REAL LIVING: Gift aids Georgians with lupus
Gracie Bonds Staples - Staff
Wednesday, September 13, 2006
Tomica Gill and her sister, Darcel, talked almost daily. If they didn't talk on the telephone, they e-mailed.
And when Tomica wasn't e-mailing her sister, she was sending messages to nieces and nephews.
That's why it was odd when she didn't respond to any of them.
After three days of silence, of not one message, after three days of their phone messages being herded into voice mail, Darcel began to worry. She called a cousin and asked her to check on Tomica.
She found her lying in bed. No one knows for sure when she took her last breath, but the 32-year-old was gone --- dead from a heart attack.
For most of her life, Tomica had been ill, said her sister, Darcel Gill-Knowles, in a telephone interview from her home in Inkster, Mich.
She was 5 when doctors diagnosed her with lupus, a debilitating autoimmune disease that for unknown reasons attacks the body's own tissue and organs. Five years old.
Darcel remembers the moment doctors gathered her family in the hospital room and broke the news. They told them Tomica wouldn't live past 10.
Yes, I will, Tomica told them. I have things to do.
Sure enough, Tomica always had something to do. Even when she was sick, when the disease put her in the hospital for the umpteenth time, when the medication caused huge weight fluctuations and the children teased her for being overweight, she got things done.
When it looked like she couldn't, Tomica figured out a way.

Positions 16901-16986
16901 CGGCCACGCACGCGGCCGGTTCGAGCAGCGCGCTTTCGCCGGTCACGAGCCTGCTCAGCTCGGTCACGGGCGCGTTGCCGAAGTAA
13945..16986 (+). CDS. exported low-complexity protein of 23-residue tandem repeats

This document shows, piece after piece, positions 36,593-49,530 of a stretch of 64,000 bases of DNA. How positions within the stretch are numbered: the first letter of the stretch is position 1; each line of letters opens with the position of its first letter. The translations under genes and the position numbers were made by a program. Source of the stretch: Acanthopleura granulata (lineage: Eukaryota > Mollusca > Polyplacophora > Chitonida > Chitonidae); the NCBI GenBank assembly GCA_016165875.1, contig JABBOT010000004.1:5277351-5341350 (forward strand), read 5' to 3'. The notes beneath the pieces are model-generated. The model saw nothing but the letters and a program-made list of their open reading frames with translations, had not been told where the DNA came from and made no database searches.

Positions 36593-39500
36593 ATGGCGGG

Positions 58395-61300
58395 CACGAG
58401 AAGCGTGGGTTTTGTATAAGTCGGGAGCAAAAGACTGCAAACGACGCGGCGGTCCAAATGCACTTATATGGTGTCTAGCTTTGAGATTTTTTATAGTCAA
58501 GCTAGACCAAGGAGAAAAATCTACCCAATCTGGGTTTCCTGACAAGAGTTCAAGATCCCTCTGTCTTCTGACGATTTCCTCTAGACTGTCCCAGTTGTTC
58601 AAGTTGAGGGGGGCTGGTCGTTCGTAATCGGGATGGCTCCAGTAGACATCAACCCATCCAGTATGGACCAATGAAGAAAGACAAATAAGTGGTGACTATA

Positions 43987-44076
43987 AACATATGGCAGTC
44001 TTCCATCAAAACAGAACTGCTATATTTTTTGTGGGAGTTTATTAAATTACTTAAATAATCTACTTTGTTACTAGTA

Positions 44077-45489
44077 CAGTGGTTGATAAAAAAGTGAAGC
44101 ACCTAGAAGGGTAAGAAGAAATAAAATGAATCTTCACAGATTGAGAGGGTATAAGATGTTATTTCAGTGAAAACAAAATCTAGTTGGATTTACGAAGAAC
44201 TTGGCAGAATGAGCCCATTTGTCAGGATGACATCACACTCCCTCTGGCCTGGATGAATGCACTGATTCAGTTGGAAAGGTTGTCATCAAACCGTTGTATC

Once during final exams in high school, her hands and joints were so swollen it was impossible to write. Tomica simply used her toes.
Having lupus, she told Darcel once, was like having a battlefield on the inside.
That was true for Tomica and it was true for her family. When Tomica went into the hospital, and she went a lot, their lives stopped. They hurt too.
"Lupus is the hardest thing in life you'll ever deal with," said Darcel. "If we had a cold, she caught a cold and went into the hospital."
Tomica graduated from high school in 1991 and then from West Virginia State.
By 2000, the Michigan winters and arthritis were more than she could take. Doctors suggested a warmer climate might be easier on her.
Tomica moved to Atlanta. She was the student coordinator at the Art Institute of Atlanta. In her spare time, she volunteered in the community and was active with her sorority, Delta Sigma Theta.
In May she graduated from Argosy University with a master's degree in psychology.
She was planning to pursue a doctorate. When her cousin found her July 31, the application was still on the dining room table at her Dunwoody apartment. A list of unanswered e-mails blinked from her computer screen.
As their mother entertained the grandchildren, Darcel packed her sister's belongings in preparation for her final trip back to Inkster.
That's when she found the $50,000 insurance policy.
The family could have used the money. It was the one thing they never had enough of. But they understood why Tomica made the Lupus Foundation of America the sole beneficiary. "She wanted a cure really, really bad," Darcel said.
The enormity of Tomica's gift is "rare and was incredibly well-timed," said Maria Myler, head of the foundation's Atlanta chapter.
Not only will the donation help reach out to the 55,000 other Georgians suffering from lupus, she said, it will help raise awareness.
Darcel said her sister, who would've celebrated her birthday today, never shared her plans with them because she never talked about death.
She was always too busy living.
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